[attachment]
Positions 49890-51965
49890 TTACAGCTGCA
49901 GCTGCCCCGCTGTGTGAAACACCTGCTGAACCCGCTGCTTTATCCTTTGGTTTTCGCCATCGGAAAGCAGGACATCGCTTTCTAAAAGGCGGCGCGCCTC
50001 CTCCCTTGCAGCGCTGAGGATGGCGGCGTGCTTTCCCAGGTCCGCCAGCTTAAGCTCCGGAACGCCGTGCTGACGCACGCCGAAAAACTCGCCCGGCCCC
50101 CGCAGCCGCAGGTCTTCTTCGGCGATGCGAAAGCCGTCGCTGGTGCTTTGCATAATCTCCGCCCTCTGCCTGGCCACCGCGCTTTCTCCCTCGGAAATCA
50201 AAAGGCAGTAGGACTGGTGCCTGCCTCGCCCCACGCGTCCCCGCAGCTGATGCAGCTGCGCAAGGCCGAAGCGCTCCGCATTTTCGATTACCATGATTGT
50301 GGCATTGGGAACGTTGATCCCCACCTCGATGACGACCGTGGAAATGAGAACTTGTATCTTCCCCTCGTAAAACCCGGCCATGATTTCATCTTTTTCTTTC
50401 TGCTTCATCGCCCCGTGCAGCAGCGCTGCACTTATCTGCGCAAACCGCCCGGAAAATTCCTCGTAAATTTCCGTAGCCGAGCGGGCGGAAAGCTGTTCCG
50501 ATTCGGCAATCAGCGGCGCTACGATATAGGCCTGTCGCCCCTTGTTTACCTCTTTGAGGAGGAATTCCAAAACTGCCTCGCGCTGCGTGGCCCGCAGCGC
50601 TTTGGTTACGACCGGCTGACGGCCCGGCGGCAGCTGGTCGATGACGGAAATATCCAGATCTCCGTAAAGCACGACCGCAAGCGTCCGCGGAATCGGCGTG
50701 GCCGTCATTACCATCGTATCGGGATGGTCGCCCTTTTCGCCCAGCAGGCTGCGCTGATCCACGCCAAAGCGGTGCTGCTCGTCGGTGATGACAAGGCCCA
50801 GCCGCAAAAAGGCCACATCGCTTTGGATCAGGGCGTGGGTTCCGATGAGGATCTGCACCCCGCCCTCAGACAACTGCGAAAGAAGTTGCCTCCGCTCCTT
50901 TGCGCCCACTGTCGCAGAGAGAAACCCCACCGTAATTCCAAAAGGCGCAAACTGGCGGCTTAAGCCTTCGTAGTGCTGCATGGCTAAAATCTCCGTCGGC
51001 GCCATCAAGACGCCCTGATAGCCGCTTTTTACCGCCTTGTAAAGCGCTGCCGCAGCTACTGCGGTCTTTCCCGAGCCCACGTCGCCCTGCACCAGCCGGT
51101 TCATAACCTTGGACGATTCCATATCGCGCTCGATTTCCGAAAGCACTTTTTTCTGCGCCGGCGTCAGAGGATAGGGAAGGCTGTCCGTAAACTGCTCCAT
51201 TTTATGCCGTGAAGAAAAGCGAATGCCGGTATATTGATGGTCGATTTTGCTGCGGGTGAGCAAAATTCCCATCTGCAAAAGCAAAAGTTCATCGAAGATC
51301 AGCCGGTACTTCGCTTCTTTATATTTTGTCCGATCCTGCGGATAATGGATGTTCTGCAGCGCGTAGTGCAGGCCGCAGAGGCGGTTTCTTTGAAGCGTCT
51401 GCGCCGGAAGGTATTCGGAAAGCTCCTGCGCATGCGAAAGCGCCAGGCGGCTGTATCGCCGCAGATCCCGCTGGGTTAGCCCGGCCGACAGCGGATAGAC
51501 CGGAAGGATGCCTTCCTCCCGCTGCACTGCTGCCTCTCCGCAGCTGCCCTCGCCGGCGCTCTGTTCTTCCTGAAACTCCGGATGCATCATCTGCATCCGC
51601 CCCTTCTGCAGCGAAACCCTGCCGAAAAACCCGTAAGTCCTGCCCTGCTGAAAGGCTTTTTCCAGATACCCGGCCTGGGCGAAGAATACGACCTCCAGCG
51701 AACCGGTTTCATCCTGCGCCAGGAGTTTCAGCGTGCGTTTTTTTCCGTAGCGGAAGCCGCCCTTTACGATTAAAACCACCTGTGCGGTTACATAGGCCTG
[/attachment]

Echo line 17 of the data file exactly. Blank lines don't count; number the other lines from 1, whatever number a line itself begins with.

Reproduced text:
51301 AGCCGGTACTTCGCTTCTTTATATTTTGTCCGATCCTGCGGATAATGGATGTTCTGCAGCGCGTAGTGCAGGCCGCAGAGGCGGTTTCTTTGAAGCGTCT